A decade of doctoral research in nutrition.
OBJECTIVE: To describe North American dissertation research in human nutrition from 1986 through 1995. DESIGN: A census collection. SUBJECTS/SETTING: The unit of observation was the dissertation abstract submitted to Dissertation Abstracts International for the years 1986 through 1995. Only dissertations written in English with a human nutrition subject code (0570) that lead to a PhD, DrPH, EdD, or ScD at a North American university were included (N = 2,044). Abstracts were reviewed by 2 raters who extracted pertinent data on variables describing the dissertation research (e.g., topic of dissertation, type of sample). ANALYSES: Analyses were descriptive. RESULTS: The majority (n = 1,147) of doctoral dissertations were completed by female students. Male students were more likely to study in vitro samples than female students (11% vs 4%) and female students were more likely to study human subjects (64%). Male students tended to have male advisers, although overall male advisers appeared to predominate (34% men, 24% women, 42% unknown or missing). Topic areas for dissertation work reflected gender differences. Popular topics for dissertation research have changed over time; biochemical-, micronutrient-, and obesity-related research decreased and research in development of theoretical constructs and examination of dietary habits of selected groups increased. CONCLUSIONS: From 1986 through 1995 there was an increase in the proportion of female doctoral students. Female and male students varied in the type of sample studied, gender of advisers, age group of human subjects, and topics of their dissertations. Universities emphasized different topic areas and methodologies. There appears to have been an increase in areas of applied research (e.g., dietary habits) and a decrease in basic science topic areas (e.g., micronutrients) over the 10-year period examined.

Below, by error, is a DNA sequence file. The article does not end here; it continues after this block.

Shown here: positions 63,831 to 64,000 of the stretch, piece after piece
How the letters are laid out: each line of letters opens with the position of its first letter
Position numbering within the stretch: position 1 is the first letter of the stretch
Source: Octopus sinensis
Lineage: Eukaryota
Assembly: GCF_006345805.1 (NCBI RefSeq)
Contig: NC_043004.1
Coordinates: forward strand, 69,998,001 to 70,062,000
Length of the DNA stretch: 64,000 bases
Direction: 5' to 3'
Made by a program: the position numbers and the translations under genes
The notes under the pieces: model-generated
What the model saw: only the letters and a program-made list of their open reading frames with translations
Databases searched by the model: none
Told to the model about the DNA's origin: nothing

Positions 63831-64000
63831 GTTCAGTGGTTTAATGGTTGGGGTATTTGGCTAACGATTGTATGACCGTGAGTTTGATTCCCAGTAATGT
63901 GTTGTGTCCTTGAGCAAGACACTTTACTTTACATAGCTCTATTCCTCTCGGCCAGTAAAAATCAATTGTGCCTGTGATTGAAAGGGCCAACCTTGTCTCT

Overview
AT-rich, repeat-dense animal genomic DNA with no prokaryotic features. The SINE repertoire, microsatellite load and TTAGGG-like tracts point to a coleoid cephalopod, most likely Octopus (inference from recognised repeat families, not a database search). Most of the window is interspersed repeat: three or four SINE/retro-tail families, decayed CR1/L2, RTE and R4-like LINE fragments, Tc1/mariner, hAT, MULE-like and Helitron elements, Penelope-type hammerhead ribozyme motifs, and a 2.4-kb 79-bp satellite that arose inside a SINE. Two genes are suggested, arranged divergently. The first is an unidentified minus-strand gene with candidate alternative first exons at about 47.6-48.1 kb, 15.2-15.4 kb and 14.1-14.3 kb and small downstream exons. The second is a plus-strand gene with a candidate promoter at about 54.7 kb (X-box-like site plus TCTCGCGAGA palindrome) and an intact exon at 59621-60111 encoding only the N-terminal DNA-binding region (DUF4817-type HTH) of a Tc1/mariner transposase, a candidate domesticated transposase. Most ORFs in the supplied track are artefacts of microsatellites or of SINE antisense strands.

Keller, HH; Ostbye, T; Edwards, HG; Johnston, C
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